Avoid using harsh cleaners, metal scrapers or brushes, steel wool, or other abrasive products to avoid scratching or permanently ruining the gel coat. If you scratch the surface, the scratches are usually minor and may be polished out. Over time, the surface may grow dull, especially if it is not well maintained. Professional pool cleaners utilize specialized buffing equipment to rejuvenate surfaces, which should only be done every 15 to 20 years. Hairline cracks may also appear, which can be repaired with an epoxy filler or a reapplication of gel-coating.

Maintaining Water Level

Keep the water level in your pool at the center of the skimmer plate for best results. If your water level falls too low, your pump may lose prime and suffer damage. Alternatively, too much water lowers the efficacy of your skimmer. Never drain your fiberglass pool without the help of a professional. When drained without sufficient precautions, most fiberglass pools can be damaged by ground pressure. Buckling, bulging, or cracking in the walls or floor are examples of this.

Always remember that; testing, cleaning, and maintaining your water is a crucial part of fiberglass pool care.

A fiberglass pool does not need a liner like a regular swimming pool, because it comes with a sprayed special coating on its shell. Fiberglass swimming pools come in assorted colors, shapes, and sizes, where there are several reasons why someone would want to choose a fiberglass pool; the first one is because of its low maintenance cost. Aside from the fact that you will not need to replace any liner, you will also not need to spend too much on chemicals for cleaning.

Avoid using harmful cleaners and tools, as they can cause huge damage to the coating of your fiberglass swimming pool.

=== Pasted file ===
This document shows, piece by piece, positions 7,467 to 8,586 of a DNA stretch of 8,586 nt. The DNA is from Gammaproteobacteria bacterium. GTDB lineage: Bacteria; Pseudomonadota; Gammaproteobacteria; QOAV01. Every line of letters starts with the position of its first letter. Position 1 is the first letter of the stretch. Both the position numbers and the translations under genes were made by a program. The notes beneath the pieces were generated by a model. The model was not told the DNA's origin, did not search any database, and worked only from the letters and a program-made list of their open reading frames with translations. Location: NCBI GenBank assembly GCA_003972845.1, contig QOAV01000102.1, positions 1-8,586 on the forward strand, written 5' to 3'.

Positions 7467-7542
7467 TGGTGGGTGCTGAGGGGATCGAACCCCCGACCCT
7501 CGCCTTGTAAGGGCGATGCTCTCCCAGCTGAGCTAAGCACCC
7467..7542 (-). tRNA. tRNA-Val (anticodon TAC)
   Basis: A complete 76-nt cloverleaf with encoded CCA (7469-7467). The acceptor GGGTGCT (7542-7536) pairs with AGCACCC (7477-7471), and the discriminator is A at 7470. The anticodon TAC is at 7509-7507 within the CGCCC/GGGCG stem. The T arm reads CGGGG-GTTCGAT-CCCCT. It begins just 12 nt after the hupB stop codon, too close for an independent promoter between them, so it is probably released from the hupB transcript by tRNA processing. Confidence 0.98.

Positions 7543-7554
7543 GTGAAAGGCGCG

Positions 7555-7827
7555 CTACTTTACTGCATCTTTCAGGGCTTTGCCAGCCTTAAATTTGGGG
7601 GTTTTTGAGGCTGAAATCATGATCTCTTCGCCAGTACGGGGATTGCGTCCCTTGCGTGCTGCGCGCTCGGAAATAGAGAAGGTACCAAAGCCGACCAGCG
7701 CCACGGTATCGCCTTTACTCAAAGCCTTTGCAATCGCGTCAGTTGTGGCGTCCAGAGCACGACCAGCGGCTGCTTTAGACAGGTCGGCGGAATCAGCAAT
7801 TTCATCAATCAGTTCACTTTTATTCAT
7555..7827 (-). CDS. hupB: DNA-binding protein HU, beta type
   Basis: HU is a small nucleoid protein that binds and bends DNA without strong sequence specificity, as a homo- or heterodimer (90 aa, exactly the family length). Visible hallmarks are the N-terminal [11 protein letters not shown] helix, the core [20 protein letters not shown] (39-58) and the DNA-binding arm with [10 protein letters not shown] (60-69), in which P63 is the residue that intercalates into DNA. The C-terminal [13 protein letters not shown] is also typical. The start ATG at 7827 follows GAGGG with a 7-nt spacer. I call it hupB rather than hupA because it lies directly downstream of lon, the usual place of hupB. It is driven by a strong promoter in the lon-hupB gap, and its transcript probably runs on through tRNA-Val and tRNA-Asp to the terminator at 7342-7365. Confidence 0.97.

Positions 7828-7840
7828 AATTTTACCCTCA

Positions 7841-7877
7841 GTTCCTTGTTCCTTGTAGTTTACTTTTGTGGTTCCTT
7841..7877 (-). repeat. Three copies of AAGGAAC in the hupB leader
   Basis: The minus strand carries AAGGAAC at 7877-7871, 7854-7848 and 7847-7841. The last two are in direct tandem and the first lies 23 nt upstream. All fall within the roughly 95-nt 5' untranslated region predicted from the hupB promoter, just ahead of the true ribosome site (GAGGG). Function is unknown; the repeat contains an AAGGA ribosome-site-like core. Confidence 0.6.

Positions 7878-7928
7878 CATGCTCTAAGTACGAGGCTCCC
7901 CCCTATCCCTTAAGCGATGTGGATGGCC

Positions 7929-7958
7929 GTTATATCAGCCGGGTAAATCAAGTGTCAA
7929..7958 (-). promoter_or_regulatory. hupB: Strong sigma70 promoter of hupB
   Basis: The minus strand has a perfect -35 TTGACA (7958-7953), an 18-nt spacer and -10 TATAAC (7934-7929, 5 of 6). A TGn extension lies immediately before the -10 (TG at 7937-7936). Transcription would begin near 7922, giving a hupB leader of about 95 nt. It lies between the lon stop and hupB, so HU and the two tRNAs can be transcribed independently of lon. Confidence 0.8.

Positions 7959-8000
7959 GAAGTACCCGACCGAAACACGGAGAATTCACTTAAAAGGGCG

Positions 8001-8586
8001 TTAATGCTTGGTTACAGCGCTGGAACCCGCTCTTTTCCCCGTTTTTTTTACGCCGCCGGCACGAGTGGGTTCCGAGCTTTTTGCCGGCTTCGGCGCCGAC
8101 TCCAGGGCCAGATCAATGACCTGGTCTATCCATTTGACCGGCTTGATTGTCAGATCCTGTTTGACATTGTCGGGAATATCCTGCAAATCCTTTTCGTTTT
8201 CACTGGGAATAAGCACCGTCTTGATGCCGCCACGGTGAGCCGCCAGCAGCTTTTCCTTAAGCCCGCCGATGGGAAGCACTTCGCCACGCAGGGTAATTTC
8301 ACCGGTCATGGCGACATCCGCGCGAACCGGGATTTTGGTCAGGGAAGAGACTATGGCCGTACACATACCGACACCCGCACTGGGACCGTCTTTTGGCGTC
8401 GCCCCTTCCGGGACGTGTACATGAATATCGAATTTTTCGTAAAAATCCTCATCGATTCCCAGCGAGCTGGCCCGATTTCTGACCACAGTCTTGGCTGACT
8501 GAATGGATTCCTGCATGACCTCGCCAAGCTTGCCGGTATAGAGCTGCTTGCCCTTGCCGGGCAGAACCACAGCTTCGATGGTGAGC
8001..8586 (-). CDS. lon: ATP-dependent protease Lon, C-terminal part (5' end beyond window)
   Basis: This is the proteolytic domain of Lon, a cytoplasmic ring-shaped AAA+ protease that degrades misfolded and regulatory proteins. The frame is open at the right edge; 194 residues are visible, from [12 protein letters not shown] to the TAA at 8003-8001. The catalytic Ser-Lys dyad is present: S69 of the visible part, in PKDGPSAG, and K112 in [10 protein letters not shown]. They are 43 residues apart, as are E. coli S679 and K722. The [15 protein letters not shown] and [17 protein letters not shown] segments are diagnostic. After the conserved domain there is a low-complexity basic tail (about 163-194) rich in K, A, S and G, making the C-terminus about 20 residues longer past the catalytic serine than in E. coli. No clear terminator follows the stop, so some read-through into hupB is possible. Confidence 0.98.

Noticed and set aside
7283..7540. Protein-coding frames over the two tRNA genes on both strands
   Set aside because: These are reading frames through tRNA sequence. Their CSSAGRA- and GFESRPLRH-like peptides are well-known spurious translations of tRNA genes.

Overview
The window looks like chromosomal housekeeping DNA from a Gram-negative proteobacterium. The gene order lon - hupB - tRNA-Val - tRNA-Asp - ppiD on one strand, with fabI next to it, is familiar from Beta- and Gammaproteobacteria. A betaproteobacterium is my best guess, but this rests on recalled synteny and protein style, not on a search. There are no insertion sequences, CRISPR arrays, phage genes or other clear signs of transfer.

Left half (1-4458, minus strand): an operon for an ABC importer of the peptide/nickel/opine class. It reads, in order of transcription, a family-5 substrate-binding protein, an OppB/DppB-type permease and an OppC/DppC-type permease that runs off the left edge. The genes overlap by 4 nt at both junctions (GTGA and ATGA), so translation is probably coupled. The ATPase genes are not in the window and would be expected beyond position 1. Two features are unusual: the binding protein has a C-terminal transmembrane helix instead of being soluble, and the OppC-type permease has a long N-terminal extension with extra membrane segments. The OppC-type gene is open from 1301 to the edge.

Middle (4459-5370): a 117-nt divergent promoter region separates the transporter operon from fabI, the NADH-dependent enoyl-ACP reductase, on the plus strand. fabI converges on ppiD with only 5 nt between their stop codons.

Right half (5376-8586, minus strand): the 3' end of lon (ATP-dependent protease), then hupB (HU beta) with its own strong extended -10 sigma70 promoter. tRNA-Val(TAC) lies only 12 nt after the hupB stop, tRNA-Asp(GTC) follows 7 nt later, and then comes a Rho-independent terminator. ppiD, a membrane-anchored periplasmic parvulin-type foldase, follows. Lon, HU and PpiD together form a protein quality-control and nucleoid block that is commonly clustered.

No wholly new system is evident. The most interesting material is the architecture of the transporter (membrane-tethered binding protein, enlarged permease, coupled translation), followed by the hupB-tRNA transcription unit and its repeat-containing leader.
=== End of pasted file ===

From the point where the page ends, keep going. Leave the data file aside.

Maintaining the fiberglass swimming pools is also very less hectic. You do not have much to bother while maintaining the fiberglass swimming pools. (Related: What Are The Different Types Of Inground Pools And How Much Do They Cost?) However, some care is required by the fiberglass pools, so that they do not get damaged. If you properly maintain your fiberglass pools, then no need for larger repairs would ever arise. The fiberglass pools are dissimilar to other pools, so you must keep them crammed with water so that no damage would take place in its structure. Else, there would be problems like buckling and cracking. If there is no proper drainage, then ground pressure would occur and damage your fiberglass pool.

Lastly, just like any other type of pool choice out there, there are more advantages than disadvantages to owning a fiberglass swimming pool, one big disadvantage is that water must always remain in the pool. If it needs draining and is not done correctly it could cause the structure to crack or buckle because of the pressure from the ground. If it needs draining you should contact the pool installer or professional to do it or get the directions on how to correctly do it yourself.

Kenneth Wilson
September 11, 2021
Contractor Tips, Pool

Kenneth Wilson

Retired contractor. Currently residing in Southwest Florida. Now in semi-retirement, I write and manage this blog focused on helping home owners make savvy decisions when it comes to finding contractors and getting their projects done. I also operate remodeling design service for homeowners.